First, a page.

(1) Odor from the cultivation of marijuana is hereby deemed a serious problem within our city and any complaint of odor issues should be investigated and acted upon.
(2) Any property or dwelling which is found to be emitting marijuana cultivation odors should be tagged on the front door or gate, with a notice that odor has been detected, and the city requests appropriate actions be taken within 72 hours to remove or sufficiently suppress the odor, such as the purchase of a charcoal filter unit specifically designed to remove odors.
(3) Any property or dwelling which is found to be emitting marijuana cultivation odors 72 hours after being tagged can be fined up to $50 per day until the odor is removed. Odor from the smoking of marijuana shall not be cause for any action.
(4) Adults 21 years and older, who are bona fide medical marijuana patients, may produce up to 6 mature outdoor flowering plants, or up to 12 mature indoor flowering plants per person; or a total number of plants cultivated per household not to exceed 12 mature flowering plants outdoors or 24 plants indoors. The cultivation shall take place in an indoor or outdoor space or area not visible from a public street or sidewalk.
(5) No taxes, fees, laws, rules, regulations, zones, local city or county zoning requirements may be adopted or enacted to defeat, deny, or prohibit the purposes of this Act, or to defeat, deny, or prohibit adult medical marijuana patients, 21 or older or from engaging in the activities authorized and protected by this Act, unless passed by the state or local voters.
(6) Nothing in this section shall prevent a property owner from prohibiting marijuana cultivation on their property or conduct that damages their property, so long as that is clearly stated in their rental agreement or lease.
(7) This Act repeals, preempts and nullifies any and all conflicting local regulations, but allows for a greater number of plants than authorized by this measure, if a physician has written a letter or recommendation that states that these limits are insufficient for their patient.
(8) No regulations, taxes, permits or fees shall be enacted or imposed upon marijuana for qualifying patients or their caregivers.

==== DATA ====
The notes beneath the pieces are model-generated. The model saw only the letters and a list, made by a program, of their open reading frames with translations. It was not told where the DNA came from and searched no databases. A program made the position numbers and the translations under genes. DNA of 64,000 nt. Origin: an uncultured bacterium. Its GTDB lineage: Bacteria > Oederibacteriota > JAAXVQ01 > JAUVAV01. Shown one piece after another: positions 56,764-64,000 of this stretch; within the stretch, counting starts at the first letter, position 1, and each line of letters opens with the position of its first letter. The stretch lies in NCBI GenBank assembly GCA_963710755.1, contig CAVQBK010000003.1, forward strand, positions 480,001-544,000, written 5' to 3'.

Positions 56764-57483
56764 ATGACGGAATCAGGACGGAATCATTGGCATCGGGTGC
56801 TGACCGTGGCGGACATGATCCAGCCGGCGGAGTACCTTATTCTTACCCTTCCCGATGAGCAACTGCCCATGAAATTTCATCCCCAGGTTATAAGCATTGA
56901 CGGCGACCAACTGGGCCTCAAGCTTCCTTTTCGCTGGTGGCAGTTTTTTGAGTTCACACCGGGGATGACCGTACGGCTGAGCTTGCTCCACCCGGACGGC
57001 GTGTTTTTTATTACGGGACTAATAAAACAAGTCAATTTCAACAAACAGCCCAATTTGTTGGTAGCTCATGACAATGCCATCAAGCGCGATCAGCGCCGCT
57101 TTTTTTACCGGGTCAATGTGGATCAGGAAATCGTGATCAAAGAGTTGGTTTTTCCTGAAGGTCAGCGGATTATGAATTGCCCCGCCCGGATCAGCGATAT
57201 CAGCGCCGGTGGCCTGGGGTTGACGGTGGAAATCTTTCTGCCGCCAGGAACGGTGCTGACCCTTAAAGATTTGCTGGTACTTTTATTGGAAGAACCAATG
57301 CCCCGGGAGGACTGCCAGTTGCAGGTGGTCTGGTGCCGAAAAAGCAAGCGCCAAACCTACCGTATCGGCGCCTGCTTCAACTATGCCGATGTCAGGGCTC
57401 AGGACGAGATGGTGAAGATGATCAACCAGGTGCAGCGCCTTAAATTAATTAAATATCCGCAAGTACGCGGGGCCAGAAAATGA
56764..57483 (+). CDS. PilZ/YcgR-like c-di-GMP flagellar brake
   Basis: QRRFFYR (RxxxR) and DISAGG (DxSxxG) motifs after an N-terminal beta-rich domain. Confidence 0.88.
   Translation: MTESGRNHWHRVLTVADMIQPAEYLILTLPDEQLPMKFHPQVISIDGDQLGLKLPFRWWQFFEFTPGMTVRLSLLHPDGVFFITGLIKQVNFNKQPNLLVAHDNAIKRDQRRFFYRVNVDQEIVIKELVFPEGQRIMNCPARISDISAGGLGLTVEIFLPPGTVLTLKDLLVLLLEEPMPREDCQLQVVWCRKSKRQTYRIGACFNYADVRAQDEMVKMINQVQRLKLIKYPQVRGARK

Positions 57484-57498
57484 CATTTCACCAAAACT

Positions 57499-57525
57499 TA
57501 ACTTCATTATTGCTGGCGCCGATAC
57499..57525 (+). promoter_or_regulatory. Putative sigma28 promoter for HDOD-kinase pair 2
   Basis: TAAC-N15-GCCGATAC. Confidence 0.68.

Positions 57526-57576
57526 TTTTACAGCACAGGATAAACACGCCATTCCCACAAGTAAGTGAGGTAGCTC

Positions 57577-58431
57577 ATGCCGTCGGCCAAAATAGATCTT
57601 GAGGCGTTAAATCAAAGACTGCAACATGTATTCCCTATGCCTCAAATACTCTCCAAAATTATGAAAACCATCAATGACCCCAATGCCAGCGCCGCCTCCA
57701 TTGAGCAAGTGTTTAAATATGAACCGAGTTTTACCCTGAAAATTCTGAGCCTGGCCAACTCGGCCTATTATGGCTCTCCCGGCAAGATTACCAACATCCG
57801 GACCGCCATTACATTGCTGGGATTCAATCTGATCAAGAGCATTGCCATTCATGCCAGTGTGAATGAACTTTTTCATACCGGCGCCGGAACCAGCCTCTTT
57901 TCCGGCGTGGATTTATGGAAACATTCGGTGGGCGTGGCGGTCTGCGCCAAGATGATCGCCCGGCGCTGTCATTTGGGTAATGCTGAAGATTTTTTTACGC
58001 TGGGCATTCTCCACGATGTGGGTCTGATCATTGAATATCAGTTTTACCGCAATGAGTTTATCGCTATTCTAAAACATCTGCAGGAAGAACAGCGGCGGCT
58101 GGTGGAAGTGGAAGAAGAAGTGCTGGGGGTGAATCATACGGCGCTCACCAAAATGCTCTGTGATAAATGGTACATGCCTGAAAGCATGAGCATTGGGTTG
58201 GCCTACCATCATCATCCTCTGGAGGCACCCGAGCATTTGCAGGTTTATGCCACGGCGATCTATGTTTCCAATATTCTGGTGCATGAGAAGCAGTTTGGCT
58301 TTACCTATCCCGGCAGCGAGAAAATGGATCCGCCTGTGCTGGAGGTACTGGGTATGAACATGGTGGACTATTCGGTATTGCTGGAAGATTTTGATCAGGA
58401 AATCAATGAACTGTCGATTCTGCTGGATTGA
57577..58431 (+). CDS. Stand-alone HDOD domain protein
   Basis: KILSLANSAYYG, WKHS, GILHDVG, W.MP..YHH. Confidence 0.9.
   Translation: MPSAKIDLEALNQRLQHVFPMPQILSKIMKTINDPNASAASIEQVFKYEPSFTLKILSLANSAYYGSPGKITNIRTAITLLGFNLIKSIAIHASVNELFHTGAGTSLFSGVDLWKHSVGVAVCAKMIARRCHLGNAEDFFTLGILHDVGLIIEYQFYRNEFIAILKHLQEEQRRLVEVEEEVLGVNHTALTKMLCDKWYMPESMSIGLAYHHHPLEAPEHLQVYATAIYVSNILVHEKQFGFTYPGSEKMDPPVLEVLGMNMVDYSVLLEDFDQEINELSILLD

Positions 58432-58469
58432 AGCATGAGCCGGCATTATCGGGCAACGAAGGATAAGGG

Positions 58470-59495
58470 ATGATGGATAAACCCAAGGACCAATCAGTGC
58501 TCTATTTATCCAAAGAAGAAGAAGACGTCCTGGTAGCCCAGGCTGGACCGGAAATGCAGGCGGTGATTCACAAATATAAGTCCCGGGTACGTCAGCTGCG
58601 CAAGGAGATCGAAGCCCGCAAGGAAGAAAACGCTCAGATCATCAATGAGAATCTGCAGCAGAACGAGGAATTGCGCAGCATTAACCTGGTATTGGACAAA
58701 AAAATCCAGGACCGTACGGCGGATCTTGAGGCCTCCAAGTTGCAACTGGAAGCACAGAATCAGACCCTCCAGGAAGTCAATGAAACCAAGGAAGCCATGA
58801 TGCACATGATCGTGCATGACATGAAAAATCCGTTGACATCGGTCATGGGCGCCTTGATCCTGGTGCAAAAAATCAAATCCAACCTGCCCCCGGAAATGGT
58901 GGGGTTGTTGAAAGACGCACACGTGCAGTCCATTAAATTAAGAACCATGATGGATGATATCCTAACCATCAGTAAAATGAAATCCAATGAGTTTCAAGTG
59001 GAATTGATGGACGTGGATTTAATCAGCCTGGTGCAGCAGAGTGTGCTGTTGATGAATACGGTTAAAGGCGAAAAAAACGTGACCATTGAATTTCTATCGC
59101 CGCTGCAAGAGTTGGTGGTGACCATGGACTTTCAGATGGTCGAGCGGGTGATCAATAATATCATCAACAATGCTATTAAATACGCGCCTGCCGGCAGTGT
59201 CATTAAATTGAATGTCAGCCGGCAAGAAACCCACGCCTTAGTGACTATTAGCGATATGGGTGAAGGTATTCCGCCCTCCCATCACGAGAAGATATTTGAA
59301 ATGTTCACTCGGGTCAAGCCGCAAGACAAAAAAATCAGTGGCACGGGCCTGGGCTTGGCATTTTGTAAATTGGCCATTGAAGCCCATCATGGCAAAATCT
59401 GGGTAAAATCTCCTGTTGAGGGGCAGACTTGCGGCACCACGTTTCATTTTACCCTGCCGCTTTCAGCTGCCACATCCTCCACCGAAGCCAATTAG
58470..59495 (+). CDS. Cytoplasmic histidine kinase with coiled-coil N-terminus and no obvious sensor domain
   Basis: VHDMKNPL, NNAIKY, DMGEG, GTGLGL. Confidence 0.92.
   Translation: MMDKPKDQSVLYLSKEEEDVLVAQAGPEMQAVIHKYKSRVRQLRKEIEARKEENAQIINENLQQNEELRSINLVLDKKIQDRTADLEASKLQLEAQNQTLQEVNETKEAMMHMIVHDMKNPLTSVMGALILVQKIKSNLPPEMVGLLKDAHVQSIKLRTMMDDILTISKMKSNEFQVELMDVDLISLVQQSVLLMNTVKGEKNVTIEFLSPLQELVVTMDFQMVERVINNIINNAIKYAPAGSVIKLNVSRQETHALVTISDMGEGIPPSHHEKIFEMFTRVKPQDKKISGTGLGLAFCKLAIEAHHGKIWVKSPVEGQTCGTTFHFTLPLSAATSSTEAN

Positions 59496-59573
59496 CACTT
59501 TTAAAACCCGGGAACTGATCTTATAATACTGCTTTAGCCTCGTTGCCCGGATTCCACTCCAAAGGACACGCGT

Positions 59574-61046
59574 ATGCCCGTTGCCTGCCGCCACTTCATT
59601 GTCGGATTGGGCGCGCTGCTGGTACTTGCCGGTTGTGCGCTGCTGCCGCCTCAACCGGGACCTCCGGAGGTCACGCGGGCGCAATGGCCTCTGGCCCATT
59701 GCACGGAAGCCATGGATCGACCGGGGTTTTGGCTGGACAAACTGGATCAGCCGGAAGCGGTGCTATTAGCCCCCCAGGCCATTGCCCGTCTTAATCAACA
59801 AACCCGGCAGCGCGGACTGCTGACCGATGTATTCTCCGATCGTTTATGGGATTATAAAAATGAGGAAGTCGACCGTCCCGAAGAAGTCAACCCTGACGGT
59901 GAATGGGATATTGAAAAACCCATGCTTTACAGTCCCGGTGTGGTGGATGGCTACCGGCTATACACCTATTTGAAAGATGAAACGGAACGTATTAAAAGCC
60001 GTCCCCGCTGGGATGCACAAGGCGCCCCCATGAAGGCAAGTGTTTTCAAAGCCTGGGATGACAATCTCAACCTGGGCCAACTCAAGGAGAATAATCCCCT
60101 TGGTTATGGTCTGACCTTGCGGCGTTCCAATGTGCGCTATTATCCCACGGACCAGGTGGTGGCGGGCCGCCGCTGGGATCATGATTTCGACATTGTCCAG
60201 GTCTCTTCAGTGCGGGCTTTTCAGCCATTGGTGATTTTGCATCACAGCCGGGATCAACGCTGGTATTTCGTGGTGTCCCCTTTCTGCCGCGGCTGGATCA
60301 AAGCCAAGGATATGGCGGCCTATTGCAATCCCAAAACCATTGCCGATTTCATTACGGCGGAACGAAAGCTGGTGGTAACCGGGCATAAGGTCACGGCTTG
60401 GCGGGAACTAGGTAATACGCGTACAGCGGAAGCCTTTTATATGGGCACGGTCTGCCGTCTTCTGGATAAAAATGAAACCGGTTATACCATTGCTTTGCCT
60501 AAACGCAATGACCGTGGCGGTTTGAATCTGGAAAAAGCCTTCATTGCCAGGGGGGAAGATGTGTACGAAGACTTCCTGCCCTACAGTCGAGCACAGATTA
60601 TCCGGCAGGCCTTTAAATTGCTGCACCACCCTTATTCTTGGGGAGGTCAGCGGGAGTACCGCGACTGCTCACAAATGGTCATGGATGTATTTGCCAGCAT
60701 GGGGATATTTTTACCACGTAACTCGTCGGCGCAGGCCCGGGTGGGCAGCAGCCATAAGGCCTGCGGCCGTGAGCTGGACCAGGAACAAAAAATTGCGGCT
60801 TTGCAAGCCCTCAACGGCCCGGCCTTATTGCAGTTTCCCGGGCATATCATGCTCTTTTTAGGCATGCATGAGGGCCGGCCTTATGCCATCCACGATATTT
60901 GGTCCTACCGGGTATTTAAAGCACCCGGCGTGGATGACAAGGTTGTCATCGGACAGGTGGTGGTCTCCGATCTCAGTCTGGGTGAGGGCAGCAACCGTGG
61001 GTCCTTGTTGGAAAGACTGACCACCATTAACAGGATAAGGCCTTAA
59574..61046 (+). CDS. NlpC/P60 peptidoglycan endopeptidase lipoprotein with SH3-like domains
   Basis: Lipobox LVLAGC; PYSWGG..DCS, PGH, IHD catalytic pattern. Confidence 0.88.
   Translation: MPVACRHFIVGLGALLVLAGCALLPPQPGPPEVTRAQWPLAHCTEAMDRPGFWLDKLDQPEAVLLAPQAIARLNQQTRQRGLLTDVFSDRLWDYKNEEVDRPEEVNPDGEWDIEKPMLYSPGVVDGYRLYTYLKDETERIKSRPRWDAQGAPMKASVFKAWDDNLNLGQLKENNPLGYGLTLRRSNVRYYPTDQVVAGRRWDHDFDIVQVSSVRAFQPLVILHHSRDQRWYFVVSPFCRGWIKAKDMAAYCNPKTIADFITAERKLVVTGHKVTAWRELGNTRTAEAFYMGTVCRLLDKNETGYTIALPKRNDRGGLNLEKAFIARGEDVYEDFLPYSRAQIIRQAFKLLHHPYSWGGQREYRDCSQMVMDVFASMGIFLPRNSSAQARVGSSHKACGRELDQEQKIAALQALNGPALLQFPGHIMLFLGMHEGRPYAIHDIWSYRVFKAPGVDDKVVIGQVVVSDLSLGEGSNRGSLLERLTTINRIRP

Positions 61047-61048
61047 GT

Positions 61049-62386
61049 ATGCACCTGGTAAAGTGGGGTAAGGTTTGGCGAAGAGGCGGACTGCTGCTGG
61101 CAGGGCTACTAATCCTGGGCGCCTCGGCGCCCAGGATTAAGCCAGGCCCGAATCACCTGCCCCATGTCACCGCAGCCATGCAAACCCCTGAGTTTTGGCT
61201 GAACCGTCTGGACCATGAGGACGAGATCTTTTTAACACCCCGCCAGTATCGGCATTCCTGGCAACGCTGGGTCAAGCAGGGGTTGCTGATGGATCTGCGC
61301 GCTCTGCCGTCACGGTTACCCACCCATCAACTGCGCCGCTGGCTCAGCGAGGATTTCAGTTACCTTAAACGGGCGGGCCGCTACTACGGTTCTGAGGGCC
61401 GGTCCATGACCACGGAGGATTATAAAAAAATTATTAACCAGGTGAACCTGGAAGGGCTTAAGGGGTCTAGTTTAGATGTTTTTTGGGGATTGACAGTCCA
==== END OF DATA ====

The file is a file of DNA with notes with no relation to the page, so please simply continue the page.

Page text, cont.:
(9) Elected, appointed, hired employees, officers, and officials of the City of South Lake Tahoe shall not directly or indirectly cooperate with or assist federal, state, or county officers or officials, volunteers, or employees who eradicate marijuana, act for seizure or forfeiture, or demand entry without a warrant or to defeat any liberally construed purpose of this Act, nor may any state or local agency contract to eradicate marijuana that is being grown, manufactured or stored under the provisions of this Act. Violation of this clause shall be a misdemeanor, punishable by fine and up to one year in prison.
(10) The City of South Lake Tahoe is ordered to protect and defend all provisions of this Act from any and all challenges or litigation, whether by persons, officials, cities, counties, the state or federal governments.
(11) South Lake Tahoe City Police are hereby enjoined from arresting anyone age 21 or older for any marijuana related offense, which is protected by this Act.
(12) This Act shall become effective immediately upon passage and may be applied retroactively to protect patients or caregivers from civil or criminal prosecution.
(13) Patients and caregivers shall have the right to transfer their marijuana to other patients or collectives and be paid a remuneration for their out of pocket expense and their time.
(14) The City of South Lake Tahoe is hereby enjoined from banning or limiting the number of medical marijuana collectives, dispensaries or delivery services operating within the City. However, the City shall have the power to regulate or even ban any signage by dispensaries and to ban the location of any dispensary within 600 feet of a school.
Section C. Severability
If any of the provisions of this Act, or any part thereof, is for any reason held to be invalid or unconstitutional, the remaining provisions shall not be affected, but shall remain in full force and effect, and to this end the provisions of this Act are severable.
Steve Kubby is a resident of South Lake Tahoe.